Capital Region

Beyond the Guidebook 2015 showcases “The Story of Convening for Action in the Capital Region”

“The program began in 1983 as an engineering response to high levels of fecal coliform on local beaches,” reports Dale Green. “CRD has since undergone a transition, from ‘stormwater-based thinking’ that is narrowly focussed, to ‘watershed-based thinking’ that is holistic in approach. The broadening of scope is reflected in the re-naming of the Stormwater, Harbours and Watersheds Program (SHWP). In 2012, the program became the Integrated Watershed Management Program (IWMP).”

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Beyond the Guidebook 2015: Capital Region’s Jody Watson reflects on “Creating a new ‘Land Ethic’ through Integrated Watershed Management”

“The multi-jurisdictional nature of our watersheds requires the collective commitment of local and senior government agencies, First Nations, and communities to improve the health of our watersheds. Utilizing a ‘Design with Nature’ approach, we are changing the way we develop our land by attempting to re-engineer the hydrological function back into our urban landscape. We are, in some ways, cultivating a new land ethic,” wrote Jody Watson.

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Beyond the Guidebook 2015: Capital Region’s Dale Green looks into the future and foreshadows the ‘Regional Team Approach – Looking Ahead’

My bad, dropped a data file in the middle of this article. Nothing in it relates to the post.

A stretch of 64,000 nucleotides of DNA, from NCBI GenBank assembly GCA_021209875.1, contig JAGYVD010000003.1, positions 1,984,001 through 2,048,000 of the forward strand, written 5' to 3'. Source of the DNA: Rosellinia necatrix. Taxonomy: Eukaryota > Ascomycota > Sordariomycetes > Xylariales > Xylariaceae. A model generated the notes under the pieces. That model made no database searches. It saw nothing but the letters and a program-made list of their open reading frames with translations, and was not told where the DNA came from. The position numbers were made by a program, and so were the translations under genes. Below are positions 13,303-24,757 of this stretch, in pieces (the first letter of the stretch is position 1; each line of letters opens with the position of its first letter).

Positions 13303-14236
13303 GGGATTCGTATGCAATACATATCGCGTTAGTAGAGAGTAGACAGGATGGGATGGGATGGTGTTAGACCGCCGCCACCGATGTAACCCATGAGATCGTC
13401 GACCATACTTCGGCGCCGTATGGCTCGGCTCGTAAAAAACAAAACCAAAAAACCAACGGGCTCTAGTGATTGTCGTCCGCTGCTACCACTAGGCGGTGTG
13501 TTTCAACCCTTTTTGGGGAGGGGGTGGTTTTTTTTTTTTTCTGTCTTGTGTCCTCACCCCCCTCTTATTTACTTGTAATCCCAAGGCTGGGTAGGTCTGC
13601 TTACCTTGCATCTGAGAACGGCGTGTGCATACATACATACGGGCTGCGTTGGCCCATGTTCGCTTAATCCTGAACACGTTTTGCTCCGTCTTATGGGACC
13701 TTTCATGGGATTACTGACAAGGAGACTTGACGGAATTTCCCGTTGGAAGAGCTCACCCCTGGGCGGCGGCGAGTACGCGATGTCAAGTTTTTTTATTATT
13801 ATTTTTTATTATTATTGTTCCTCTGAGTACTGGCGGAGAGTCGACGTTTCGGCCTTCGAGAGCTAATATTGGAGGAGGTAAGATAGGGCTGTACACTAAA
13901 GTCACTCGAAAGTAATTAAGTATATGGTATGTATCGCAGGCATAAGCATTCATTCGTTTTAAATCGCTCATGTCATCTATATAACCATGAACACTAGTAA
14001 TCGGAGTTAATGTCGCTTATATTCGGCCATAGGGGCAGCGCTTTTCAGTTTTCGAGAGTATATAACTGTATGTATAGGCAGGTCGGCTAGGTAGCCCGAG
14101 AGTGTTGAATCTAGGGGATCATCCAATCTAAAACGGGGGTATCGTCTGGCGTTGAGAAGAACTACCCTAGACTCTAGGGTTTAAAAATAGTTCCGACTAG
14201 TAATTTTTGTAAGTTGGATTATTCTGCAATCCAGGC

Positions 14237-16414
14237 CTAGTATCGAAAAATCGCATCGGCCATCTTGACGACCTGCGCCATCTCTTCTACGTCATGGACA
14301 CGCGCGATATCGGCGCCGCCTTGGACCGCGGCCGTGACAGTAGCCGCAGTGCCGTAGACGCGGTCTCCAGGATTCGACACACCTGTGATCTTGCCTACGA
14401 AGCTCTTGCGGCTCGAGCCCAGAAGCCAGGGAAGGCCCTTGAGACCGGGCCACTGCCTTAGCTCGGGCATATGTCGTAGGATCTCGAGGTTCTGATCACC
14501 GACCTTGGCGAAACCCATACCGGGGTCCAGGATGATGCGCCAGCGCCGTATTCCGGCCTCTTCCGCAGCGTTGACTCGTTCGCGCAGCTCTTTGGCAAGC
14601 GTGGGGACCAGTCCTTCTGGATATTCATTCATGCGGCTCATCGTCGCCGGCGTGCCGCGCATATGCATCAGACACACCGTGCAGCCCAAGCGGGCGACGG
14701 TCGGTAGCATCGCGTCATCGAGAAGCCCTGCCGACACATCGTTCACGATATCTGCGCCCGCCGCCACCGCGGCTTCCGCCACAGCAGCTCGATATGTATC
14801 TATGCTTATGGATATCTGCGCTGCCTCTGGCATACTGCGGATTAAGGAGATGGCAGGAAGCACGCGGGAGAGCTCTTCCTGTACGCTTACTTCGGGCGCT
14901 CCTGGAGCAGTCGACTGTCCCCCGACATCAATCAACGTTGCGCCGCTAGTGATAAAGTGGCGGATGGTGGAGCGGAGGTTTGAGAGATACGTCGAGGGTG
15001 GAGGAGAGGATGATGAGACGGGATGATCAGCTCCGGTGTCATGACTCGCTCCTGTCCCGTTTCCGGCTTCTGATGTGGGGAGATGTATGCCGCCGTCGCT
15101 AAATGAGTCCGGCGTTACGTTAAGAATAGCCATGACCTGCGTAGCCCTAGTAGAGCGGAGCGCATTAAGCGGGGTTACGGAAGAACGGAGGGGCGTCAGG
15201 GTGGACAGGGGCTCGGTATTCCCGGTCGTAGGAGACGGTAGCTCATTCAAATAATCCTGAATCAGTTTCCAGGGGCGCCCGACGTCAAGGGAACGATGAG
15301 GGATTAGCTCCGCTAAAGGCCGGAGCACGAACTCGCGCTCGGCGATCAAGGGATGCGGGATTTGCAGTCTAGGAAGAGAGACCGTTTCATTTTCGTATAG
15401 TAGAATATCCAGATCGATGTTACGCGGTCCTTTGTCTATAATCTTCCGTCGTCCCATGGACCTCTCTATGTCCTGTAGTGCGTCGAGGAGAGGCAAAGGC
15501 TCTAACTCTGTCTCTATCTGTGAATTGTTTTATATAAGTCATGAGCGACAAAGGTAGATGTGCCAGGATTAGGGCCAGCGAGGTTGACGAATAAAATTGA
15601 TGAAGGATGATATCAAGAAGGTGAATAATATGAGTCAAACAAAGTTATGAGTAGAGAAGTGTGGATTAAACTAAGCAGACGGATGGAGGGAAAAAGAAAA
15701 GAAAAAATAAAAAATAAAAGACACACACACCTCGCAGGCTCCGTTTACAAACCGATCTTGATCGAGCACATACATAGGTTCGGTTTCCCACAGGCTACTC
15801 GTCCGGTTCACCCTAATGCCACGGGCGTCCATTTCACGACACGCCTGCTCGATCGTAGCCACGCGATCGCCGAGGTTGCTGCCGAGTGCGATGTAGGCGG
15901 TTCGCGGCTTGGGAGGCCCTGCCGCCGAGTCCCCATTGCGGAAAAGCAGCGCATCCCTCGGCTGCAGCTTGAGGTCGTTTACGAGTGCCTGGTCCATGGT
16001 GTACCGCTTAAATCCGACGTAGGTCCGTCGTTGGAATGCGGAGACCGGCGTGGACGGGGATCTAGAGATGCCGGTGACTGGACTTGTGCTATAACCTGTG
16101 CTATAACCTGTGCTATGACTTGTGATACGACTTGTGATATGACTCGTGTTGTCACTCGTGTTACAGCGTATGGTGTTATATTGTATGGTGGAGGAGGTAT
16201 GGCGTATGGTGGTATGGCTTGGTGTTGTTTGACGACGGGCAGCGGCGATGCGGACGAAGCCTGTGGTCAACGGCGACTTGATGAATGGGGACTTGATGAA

“The CRD is composed of 13 municipalities and 3 electoral areas. Watershed boundaries are not political boundaries or even neighbourhood boundaries. When local government champions come to the table to work with regional staff and each other, great things happen,” wrote Dale Green. “We continue to look forward and enhance cooperative efforts to make us all stronger and better able to protect and enhance our watersheds.”

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Beyond the Guidebook 2015: Time-Line identifies milestones in evolution of Capital Region’s “watershed-based approach”

“Moving to a watershed-focused program allows the Capital Regional District to support the core area municipalities with new strategies for environmental protection, including an increased focus on dealing with watershed stressors near the source rather than at the municipal infrastructure or receiving environment level. Additionally, the strategy supports municipal efforts in watersheds that cross municipal boundaries,” wrote Glenn Harris.

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